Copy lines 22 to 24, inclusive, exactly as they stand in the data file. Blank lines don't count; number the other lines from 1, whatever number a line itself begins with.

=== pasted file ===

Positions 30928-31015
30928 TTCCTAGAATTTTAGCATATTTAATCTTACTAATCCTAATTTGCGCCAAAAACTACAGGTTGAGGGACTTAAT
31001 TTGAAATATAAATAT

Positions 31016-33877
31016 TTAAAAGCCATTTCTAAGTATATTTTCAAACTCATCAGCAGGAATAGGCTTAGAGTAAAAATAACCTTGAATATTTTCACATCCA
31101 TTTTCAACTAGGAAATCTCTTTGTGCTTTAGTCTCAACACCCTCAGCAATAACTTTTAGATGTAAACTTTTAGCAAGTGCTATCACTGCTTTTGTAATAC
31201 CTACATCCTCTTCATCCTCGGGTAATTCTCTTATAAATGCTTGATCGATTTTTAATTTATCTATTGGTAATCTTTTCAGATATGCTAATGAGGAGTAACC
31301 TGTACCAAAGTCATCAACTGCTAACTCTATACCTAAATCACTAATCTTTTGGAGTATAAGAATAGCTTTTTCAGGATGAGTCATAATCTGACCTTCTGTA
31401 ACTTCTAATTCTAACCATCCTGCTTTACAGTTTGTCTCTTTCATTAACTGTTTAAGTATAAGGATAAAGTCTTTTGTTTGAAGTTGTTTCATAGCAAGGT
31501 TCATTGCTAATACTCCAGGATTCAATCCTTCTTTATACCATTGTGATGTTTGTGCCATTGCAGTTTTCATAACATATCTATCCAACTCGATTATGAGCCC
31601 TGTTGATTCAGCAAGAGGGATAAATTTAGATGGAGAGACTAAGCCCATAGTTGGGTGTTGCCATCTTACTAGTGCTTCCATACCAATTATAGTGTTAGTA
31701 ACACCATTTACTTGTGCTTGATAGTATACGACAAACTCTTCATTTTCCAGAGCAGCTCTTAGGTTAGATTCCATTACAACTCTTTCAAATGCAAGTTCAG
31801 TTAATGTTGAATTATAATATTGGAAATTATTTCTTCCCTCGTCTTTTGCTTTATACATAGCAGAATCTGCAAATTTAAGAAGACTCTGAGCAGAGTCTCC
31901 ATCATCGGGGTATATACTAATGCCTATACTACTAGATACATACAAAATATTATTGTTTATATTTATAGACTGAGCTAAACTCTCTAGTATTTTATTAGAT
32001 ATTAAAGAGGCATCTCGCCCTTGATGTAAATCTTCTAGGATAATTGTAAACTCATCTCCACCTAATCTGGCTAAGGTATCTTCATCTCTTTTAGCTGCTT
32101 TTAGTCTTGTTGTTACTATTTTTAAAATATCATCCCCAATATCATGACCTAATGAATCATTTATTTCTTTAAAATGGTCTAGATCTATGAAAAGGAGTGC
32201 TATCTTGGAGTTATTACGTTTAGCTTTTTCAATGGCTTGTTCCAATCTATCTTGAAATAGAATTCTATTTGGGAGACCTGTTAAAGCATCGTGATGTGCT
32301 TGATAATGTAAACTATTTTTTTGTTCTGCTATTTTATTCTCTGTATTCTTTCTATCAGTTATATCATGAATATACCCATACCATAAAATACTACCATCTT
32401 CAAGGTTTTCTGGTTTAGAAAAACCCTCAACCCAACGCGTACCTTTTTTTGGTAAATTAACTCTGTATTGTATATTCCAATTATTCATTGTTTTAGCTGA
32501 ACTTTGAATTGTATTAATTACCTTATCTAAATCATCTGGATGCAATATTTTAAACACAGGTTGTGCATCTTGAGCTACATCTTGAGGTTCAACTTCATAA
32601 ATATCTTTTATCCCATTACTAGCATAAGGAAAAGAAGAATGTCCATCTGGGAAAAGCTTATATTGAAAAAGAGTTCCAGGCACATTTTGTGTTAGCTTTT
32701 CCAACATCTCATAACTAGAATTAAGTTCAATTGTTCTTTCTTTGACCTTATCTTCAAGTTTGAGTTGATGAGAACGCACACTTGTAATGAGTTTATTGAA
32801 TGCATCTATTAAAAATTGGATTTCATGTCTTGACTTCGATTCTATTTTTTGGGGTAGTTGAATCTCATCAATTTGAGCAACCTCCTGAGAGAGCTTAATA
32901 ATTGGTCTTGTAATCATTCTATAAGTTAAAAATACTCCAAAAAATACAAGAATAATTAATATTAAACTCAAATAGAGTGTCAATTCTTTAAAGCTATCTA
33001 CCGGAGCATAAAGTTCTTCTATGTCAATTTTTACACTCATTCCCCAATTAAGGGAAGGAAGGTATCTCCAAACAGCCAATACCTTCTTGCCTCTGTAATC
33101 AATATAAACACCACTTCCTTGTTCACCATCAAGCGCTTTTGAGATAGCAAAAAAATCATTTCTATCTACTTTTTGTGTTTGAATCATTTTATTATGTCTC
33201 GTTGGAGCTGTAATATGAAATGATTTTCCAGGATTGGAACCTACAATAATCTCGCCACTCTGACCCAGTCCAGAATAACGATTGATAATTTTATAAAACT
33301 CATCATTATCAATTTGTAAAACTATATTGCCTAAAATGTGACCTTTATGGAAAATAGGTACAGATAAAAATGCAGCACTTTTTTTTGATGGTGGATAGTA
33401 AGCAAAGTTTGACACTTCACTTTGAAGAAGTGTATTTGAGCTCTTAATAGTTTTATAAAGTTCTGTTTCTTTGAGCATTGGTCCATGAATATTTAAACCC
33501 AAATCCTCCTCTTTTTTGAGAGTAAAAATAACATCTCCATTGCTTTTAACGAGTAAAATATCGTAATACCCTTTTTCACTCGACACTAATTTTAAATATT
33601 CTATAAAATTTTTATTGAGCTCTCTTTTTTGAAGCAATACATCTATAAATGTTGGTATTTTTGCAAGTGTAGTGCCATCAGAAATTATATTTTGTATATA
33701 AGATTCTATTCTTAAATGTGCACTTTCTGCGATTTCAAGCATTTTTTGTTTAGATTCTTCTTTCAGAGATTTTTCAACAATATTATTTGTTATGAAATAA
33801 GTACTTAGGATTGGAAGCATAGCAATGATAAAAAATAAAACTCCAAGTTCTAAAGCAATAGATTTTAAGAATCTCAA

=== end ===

32701 CCAACATCTCATAACTAGAATTAAGTTCAATTGTTCTTTCTTTGACCTTATCTTCAAGTTTGAGTTGATGAGAACGCACACTTGTAATGAGTTTATTGAA
32801 TGCATCTATTAAAAATTGGATTTCATGTCTTGACTTCGATTCTATTTTTTGGGGTAGTTGAATCTCATCAATTTGAGCAACCTCCTGAGAGAGCTTAATA
32901 ATTGGTCTTGTAATCATTCTATAAGTTAAAAATACTCCAAAAAATACAAGAATAATTAATATTAAACTCAAATAGAGTGTCAATTCTTTAAAGCTATCTA